When you’re a brick-and-mortar store or business, it can feel like Amazon is going to overtake you, but that doesn’t have to be the case. The prevalence of Amazon and other online retailers does make things tougher for brick-and-mortar businesses, but it’s not impossible.
The following are some tips to help you stay competitive in the online shopping era as a brick-and-mortar.
Let People Know What You Offer
Brick-and-mortar stores can easily get lost in the scenery, particularly if your location isn’t very prominent. Go with some old-school tried and true methods for advertising and marketing such as feather flags for businesses.
It sounds simple, but sometimes simple is what’s most effective. Just make sure that your methods are making your customers feel good, by either making them smile or by showing them something they like in your window.
If people know what you have, what you do, or how you’re unique, they’re more likely to visit your location.
Emphasize Your Strengths
As a brick-and-mortar, you do have certain things working in your favor that an online-only retailer isn’t going to have.
For example, speed.
If you order something online, even with two-day Prime shipping from Amazon, you’re waiting to get what you buy.
When you’re marketing and reaching out to potential customers, make your ability to deliver speed and convenience stand out. You will always have convenience on your side above online retailers, so frame your message around that concept.
Combining visibility with convenience can go a long way.
Don’t Neglect Your Online Presence
Whether you offer e-Commerce options or not, you should have a strong online presence. You want to have a modern, comprehensive website that provides information about your business and what you offer.
There’s a reason for this.
Customers are used to finding everything they need online. That doesn’t mean they won’t then come to your store or businesses’ location, but the modern consumer wants to know what to expect walking in.
They want to know what you have if it will fit their needs, and how much it’s going to cost.
Your website can provide them with all of this information so they’re more likely to actually come in.
Just because you’re a brick-and-mortar business, it doesn’t mean you should neglect what’s happening online.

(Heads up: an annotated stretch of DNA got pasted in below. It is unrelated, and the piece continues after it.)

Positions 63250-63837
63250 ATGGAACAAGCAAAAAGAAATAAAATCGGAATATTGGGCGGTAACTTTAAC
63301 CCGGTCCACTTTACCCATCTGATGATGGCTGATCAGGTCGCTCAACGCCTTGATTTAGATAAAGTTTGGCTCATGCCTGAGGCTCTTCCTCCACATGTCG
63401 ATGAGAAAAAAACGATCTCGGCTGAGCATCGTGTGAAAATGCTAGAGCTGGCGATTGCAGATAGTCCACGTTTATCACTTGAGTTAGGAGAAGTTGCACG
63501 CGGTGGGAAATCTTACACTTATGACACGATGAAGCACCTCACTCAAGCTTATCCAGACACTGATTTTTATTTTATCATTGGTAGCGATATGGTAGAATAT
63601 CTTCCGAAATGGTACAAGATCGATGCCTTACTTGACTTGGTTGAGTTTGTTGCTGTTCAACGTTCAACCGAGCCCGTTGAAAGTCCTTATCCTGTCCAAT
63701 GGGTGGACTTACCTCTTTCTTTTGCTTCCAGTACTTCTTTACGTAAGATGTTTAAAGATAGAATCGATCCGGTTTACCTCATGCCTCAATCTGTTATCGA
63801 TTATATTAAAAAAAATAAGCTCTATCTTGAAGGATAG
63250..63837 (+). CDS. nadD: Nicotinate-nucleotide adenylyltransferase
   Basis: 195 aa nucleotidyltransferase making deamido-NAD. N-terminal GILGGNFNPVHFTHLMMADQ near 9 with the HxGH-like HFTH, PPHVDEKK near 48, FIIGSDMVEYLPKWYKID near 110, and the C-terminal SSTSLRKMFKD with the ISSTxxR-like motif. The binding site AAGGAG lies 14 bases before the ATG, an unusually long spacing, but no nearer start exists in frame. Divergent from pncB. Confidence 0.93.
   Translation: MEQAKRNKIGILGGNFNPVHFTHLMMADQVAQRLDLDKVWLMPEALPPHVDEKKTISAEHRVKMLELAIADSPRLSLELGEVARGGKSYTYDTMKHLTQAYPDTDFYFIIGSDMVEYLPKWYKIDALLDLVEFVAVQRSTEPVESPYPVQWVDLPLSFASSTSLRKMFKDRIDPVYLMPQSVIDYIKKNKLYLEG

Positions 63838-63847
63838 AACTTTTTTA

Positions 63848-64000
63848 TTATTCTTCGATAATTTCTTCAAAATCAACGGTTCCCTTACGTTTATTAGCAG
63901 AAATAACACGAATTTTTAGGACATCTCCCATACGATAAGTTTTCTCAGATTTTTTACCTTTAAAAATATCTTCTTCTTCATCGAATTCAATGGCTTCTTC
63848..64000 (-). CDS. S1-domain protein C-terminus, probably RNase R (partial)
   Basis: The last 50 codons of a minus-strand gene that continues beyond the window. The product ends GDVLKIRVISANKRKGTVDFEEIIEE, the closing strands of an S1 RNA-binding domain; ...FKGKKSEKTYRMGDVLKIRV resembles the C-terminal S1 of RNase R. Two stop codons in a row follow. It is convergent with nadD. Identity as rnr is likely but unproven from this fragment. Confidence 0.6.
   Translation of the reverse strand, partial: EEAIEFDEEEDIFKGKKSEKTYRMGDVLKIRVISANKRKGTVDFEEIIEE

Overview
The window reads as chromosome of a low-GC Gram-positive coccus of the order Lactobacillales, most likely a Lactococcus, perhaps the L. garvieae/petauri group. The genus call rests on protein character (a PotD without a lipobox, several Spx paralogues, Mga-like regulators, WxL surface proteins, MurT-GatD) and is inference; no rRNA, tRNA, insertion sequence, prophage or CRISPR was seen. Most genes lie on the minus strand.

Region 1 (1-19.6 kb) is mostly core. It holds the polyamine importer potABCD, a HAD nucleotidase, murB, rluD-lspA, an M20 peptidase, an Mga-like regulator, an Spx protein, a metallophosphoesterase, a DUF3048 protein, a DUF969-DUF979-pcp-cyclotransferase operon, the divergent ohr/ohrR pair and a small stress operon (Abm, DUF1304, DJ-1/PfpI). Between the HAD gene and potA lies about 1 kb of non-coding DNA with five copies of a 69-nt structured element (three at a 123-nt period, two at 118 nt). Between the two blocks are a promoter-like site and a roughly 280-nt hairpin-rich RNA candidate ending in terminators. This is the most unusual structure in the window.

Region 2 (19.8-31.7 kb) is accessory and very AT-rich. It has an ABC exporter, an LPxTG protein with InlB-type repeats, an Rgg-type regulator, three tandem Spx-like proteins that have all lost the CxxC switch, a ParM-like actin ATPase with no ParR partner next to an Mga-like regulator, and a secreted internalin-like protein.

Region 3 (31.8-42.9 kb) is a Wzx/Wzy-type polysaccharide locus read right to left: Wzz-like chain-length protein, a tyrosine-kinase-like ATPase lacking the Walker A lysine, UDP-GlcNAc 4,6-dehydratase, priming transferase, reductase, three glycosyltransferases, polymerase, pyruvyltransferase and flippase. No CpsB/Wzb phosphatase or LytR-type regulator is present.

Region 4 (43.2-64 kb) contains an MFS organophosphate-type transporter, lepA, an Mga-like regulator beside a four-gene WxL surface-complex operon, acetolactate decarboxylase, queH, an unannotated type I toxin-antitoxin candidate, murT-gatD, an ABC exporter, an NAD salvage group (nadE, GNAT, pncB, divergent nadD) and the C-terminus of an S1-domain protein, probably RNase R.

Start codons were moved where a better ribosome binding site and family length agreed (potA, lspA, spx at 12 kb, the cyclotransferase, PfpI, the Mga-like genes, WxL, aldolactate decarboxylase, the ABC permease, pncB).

You also want to encourage your customers to leave positive online reviews, and you want to maintain a strong presence on social media so that people will feel like you’re active and thriving when they start to research you.
Even though your business might be primarily brick-and-mortar, don’t be afraid to venture into e-commerce if it’s something that works for your business model.
You might even be able to integrate same-day local delivery into your options, which will give you a leg-up in the e-commerce world as well.
Work with Your Landlord
If you’re a brick-and-mortar located in a shopping center or mall, talk to your landlord. Their goals are likely the same as yours in terms of foot traffic and bringing people in.
A good landlord will try to understand exactly what your strategies are and then support your initiatives. Your landlord can also help you collaborate with other tenants to work on your approaches to driving foot traffic to the location.
Offer Flexible Payment Options
Something people tend to like about shopping and buying online is that they have different payment options available. They can use Paypal, or other payment options they might not be able to use in-store. People also want the ability to pay and check out quickly.
As a brick-and-mortar retailer, facilitate this by offering different payment options, like mobile in-store payment. You can also have employees offering to check people out throughout the store on a mobile device so they don’t have to wait in line.
Finally, deliver tailored, personalized service whenever possible. Good customer service is a benefit you have over online retailers and businesses, but it really needs to go beyond that.
Use software that will let you track your customers’ purchases as well as their responses to different kinds of marketing.
This will allow you to create and send personalized offers and product and service alerts you know are more likely to appeal to them.
Train your in-store employees to be able to access and utilize this information when shoppers are in-store too. If you gather customer data but your employees don’t know how to access it or use, it’s not going to provide you with much value.